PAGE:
Why BrailleNet?
BrailleNet was set up to encourage the use of Internet as support for school, University and vocational training for visually disabled people.
A BrailleNet Site on the server maintenance inter University of Jussieu Installation of computer stations connected to the Internet in schools incorporating Visual handicapped children Participation in the international project Web Accessibility Initiative Coordination of initiatives of institutions such as exchange documents, books, course information Bulletin will be set up on the Internet on the website of BrailleNet ( training of students , students, teachers and parents to navigation on Internet Participation at the show Autonomic techniques: schools and associations will ensure animations with students or students on the following themes: virtual library, creation of a Web site by Visual handicapped pupils, Tactison, Adaptation of University courses, read a newspaper, looking for information on the Web, distance education. Development of tools for accessing the data and services available on the Web.
June 1996 launch of the idea of an Internet project at an informal meeting organised on the living room Autonomic96 and on the occasion of the Symposium on “New Technologies in the Education of the Visual” July 1996: first meeting of project BrailleNet at Pierre and Marie Curie University April 1997: partnership agreement signed between AFEI, ANPEA, EUROBRAILLE, FAF, and University Pierre et Marie Curie
Consortium BrailleNet
December 1997: deposit of the statutes of the Association BrailleNet ANPEA, EUROBRAILLE, FAF, and CREARE. March 1998: constituent Assembly of the Association BrailleNet. Election of the first CA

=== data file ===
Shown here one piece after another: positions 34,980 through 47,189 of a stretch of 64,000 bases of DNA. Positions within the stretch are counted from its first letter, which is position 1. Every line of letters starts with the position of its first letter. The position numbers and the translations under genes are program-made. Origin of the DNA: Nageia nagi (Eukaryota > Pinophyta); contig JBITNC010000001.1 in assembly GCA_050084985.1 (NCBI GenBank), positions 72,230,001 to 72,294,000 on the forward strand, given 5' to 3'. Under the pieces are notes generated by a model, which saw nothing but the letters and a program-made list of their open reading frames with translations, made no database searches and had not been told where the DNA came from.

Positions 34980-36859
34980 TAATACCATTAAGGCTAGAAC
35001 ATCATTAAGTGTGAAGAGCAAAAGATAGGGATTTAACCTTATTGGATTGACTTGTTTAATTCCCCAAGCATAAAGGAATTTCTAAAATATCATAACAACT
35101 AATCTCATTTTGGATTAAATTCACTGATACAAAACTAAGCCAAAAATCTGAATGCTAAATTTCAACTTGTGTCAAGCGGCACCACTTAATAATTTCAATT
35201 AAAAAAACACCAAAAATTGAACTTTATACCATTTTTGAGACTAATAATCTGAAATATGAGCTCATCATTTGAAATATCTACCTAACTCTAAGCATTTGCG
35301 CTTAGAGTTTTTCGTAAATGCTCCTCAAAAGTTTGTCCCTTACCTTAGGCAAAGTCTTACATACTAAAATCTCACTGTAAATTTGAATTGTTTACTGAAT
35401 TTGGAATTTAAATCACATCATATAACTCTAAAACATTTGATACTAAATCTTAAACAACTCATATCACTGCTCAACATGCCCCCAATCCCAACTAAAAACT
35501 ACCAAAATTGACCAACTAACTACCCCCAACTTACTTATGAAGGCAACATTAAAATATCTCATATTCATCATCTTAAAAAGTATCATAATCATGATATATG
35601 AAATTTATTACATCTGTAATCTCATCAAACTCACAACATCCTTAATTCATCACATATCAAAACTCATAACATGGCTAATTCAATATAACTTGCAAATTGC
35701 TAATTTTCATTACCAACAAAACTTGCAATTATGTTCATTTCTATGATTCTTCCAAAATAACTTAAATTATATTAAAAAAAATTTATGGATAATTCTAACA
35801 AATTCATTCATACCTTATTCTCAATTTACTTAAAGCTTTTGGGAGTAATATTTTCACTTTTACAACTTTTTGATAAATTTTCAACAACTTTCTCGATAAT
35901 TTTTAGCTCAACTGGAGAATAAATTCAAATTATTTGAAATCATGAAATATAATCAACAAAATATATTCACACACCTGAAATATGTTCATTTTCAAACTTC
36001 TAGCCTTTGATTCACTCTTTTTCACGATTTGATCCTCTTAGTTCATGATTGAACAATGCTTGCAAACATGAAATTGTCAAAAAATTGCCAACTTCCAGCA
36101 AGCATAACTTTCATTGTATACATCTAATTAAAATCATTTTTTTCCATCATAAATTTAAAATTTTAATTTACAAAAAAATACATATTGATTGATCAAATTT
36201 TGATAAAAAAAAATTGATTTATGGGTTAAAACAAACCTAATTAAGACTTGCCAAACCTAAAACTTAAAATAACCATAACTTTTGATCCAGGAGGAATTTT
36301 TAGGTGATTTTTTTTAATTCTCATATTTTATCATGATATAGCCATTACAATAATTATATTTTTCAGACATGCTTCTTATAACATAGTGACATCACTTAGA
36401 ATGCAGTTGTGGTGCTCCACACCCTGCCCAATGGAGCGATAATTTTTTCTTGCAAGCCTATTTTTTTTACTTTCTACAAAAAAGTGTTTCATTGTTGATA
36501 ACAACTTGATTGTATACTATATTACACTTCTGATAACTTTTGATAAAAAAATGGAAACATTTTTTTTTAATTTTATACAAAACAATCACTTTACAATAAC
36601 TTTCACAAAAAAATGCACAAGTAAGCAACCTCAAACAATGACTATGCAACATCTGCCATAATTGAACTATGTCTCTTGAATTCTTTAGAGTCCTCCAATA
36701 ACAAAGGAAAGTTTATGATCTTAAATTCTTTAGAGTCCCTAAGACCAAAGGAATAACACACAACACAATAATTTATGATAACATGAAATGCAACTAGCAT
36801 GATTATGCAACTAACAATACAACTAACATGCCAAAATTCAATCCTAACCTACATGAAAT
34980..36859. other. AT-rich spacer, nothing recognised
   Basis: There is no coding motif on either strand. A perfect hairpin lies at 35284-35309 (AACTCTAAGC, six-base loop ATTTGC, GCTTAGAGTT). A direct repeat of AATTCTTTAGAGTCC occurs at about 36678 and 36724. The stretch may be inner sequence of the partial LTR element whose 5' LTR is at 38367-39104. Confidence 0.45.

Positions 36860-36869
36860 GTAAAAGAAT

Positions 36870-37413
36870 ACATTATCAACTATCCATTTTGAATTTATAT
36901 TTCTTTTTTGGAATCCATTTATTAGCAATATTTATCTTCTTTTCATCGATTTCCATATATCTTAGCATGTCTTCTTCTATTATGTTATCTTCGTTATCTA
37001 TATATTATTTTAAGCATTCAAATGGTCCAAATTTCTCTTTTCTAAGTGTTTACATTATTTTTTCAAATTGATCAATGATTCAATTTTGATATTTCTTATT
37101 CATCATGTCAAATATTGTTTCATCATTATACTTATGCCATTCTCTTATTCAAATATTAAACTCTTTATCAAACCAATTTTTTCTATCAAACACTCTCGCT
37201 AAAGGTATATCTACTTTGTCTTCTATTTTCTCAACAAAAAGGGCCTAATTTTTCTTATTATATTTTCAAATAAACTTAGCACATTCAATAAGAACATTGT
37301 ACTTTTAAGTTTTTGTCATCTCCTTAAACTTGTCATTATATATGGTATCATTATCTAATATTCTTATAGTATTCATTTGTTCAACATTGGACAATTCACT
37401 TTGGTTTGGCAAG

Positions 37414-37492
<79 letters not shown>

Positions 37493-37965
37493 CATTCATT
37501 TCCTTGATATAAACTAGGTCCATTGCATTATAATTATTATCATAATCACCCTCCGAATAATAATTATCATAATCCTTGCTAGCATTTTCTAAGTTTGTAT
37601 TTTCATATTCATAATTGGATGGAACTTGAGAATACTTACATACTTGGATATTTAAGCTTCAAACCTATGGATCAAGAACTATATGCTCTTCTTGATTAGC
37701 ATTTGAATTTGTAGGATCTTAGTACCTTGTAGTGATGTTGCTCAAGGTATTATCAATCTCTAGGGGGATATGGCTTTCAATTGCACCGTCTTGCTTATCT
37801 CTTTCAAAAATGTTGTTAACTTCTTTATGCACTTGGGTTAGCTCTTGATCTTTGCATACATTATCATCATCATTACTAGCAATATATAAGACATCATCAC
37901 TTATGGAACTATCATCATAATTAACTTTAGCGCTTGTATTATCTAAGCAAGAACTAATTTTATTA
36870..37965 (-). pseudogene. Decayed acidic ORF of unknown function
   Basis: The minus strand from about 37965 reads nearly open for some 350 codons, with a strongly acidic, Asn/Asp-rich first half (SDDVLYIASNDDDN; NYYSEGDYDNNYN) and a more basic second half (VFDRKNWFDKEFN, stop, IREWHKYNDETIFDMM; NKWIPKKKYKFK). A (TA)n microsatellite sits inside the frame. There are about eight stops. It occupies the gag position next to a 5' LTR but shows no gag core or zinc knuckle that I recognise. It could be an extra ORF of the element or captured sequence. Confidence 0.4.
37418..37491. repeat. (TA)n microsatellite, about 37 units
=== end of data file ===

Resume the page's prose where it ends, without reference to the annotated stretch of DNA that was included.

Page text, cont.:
Association BrailleNet
implemented in schools, universities and training centres incorporating visual disability of means enabling them to access the information via the Internet. develop and/or adapt the available teaching materials on the web coordinate the initiatives of institutions and associations involved in the project promote the development and/or adaptation of all software, and all materials adapted for visually disabled people for Internet access.
The BrailleNet Association also wants to be a meeting and a forum for discussion between stakeholders involved in the use of Internet in school and vocational training.
The status of association responds to the concern to evolve towards more openness and welcome new partners of different status and from backgrounds varied but interested in a common topic.

Summary of recosting of the release site

The Liberation of Web site is an information site. The information provided on the site is mainly composed of texts. Navigational aids are present in almost all of the pages in the form of search engines. The structure of the site is not completely homogeneous because pages are divided into frames while others have a simpler structure. For users with only a partial view of the screen, which cannot read that a frame at a time, the navigation in these pages is more complex.

Most of the graphic elements of pages other than the home page have no textual alternative. For this reason, the site is still accessible insufissamment.

Detail of the assessment

Home page: